“Consideration In Trades And Trade Structure” – a league instruction manual
July 11th, 2014
At the end of the July Moratorium each year, the league sends out a memo containing all of the findings from the audit it conducted during it. That audit is what the moratorium period is for – the moratorium is one long end-of-season book-keep in which it crunches all the numbers related to revenue, BRI, escrow, tax and the like, and makes determinations on both the past and the future. That memo generally filters through to the mainstream media – it has to, because it contains all the things that will make the league work next year, such as the salary cap numbers and exact size of the luxury tax threshold. It also contains things such as the latest projection of the season after next ($66.3 million salary cap, $80.7 million luxury tax threshold) and the sizes of next year’s exceptions. This year, however, the league sent out a second memo. Entitled “Consideration in Trades and Trade Structure”, it is a reminder and/or clarifier to teams about some of the specifics of what they can and cannot do in trades. Seemingly, they felt this was necessary Considering the presence of this memo suggests that some teams do not entirely understand the rules (or, perhaps, have been intent on pushing them back a bit), it is self-evidently the case that those of us outside of the league will not fully know them either. So, here goes. The memo is divided into two parts. The first part of the memo deals with what constitutes ‘consideration’ in trades, and is itself split into two parts. Part two of this first section concerns consideration in trades for non-playing personnel. Seemingly, in light of recent de facto coaching trades (whereby a team receives compensation for letting a non-playing member of staff out of their contract […]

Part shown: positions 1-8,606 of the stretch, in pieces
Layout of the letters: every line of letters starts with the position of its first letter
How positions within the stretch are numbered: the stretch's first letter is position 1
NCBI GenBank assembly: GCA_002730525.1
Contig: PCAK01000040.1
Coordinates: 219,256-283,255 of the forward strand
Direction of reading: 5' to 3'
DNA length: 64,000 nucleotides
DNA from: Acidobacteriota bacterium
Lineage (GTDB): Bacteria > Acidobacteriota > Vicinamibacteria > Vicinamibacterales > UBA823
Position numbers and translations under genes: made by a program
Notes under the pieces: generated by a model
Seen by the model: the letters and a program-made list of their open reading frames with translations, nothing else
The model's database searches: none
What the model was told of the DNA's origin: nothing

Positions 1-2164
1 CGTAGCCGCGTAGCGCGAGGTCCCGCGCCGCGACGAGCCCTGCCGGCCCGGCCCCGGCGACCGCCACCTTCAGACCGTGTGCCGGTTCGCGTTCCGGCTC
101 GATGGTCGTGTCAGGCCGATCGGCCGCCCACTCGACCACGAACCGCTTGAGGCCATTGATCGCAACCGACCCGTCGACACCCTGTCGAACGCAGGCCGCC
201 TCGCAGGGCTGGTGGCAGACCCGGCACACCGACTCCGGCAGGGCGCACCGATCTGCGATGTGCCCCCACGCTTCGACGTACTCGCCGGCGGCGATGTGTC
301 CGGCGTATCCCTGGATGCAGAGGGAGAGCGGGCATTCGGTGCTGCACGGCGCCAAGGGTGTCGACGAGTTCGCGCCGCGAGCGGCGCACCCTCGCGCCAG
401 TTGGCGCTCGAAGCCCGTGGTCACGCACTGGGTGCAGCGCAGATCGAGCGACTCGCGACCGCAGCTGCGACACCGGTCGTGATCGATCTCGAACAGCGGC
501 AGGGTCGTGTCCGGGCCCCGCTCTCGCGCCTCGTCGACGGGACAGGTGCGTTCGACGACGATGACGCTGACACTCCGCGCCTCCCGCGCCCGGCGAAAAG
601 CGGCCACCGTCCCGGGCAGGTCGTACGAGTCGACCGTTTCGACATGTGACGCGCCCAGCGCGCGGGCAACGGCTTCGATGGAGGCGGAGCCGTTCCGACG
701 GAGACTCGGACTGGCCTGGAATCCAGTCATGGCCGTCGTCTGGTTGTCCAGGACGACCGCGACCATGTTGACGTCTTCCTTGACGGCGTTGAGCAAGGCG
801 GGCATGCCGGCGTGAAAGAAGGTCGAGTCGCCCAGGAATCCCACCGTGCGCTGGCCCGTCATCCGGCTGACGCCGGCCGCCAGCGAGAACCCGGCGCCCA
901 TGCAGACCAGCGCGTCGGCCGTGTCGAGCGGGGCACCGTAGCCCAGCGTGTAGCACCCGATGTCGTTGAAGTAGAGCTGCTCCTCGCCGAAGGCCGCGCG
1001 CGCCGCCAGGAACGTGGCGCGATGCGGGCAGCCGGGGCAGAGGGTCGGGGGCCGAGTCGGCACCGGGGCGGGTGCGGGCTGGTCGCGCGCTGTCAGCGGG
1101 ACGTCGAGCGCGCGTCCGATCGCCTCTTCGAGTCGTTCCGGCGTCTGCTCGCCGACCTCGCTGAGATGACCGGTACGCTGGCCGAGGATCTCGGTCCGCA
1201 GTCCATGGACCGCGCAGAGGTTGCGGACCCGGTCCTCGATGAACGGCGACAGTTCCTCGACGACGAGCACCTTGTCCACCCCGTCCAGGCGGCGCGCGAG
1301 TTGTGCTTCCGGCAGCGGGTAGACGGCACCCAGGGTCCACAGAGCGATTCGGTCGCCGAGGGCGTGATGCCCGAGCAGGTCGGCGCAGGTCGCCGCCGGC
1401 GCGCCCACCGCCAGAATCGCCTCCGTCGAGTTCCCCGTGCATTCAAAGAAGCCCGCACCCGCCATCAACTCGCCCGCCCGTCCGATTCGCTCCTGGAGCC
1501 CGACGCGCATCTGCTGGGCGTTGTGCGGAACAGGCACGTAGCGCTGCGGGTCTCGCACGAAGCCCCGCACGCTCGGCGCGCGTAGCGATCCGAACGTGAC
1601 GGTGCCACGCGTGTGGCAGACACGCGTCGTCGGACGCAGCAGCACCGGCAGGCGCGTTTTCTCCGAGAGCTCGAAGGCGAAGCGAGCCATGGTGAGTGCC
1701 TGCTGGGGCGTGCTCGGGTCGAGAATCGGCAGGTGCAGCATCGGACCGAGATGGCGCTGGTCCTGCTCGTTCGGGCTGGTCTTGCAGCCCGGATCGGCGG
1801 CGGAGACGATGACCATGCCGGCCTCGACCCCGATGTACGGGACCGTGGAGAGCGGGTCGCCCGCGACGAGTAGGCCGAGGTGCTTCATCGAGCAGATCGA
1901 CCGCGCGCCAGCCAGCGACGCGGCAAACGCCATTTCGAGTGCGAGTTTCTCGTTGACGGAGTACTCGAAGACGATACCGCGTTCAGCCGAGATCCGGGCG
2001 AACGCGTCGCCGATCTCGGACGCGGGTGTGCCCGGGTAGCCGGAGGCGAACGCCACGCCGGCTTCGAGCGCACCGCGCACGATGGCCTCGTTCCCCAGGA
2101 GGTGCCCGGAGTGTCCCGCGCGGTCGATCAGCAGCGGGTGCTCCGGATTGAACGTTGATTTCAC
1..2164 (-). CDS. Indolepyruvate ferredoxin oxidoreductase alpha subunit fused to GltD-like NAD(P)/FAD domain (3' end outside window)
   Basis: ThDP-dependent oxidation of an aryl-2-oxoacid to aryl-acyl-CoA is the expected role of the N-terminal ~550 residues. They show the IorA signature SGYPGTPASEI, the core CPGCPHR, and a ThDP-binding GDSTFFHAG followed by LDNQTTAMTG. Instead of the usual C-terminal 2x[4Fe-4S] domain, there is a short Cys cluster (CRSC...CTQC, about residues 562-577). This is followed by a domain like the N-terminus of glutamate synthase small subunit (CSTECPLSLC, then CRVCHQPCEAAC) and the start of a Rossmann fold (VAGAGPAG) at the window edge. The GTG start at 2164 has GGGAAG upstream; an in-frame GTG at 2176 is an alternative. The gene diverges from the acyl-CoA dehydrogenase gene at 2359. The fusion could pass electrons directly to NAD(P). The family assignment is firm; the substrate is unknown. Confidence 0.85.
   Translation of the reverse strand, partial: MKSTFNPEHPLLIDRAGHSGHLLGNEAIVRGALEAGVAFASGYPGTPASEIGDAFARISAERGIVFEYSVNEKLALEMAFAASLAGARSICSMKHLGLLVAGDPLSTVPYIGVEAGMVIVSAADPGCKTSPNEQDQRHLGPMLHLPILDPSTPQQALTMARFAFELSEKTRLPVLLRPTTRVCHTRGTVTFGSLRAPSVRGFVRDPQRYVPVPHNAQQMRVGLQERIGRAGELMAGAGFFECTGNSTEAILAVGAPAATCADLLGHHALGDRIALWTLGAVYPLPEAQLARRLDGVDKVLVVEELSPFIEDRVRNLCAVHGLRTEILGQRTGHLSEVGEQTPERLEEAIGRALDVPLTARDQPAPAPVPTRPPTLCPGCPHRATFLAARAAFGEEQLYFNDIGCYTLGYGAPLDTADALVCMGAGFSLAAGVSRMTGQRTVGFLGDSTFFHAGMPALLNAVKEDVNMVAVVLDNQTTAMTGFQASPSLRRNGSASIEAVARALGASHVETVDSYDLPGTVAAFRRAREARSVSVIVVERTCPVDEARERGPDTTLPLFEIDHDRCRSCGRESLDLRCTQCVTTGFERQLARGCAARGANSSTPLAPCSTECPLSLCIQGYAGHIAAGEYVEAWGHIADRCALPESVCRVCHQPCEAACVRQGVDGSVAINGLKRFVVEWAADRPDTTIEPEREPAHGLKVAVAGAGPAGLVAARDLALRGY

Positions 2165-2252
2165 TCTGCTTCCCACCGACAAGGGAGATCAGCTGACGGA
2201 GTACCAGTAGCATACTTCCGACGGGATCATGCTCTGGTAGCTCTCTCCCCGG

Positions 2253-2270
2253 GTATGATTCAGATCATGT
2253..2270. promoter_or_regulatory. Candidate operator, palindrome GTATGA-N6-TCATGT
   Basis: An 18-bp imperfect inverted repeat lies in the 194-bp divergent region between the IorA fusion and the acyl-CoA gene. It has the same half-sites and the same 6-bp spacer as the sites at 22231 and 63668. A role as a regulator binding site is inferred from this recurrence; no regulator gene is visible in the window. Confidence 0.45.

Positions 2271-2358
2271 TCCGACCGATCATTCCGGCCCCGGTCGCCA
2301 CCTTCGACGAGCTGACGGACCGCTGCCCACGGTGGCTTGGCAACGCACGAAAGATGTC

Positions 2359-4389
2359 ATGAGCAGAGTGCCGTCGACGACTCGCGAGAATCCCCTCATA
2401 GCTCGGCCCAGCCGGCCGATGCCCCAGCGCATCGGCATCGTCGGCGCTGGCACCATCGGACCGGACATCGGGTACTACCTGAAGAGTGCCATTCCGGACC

Complete History Of NBA Luxury Tax Payments, 2001-2014
July 10th, 2014
This website and its sole proprietor keep a spreadsheet containing to-the-dollar information on all luxury tax paid to date, updated annually. Here is the latest update. In the 13 seasons since the luxury tax was created, it has been applicable in eleven seasons; in those eleven seasons, 24 NBA franchises have paid over $1 billion in payroll excess. The exact details can be found here. (Sorted alphabetically – click to enhance.) (Sorted by expenditure – click to enhance.) (Orange cells denote the team that won the championship that year.) Please use the spreadsheet freely for resource purposes, and feel equally free to suggest any improvements. However, please do not just take it, and if you do cite its data somewhere, please acknowledge its source. While the content is not my IP, I did spend a long time sourcing the relevant information, and in return, I seek only credit and a few page hits for that. Thank you.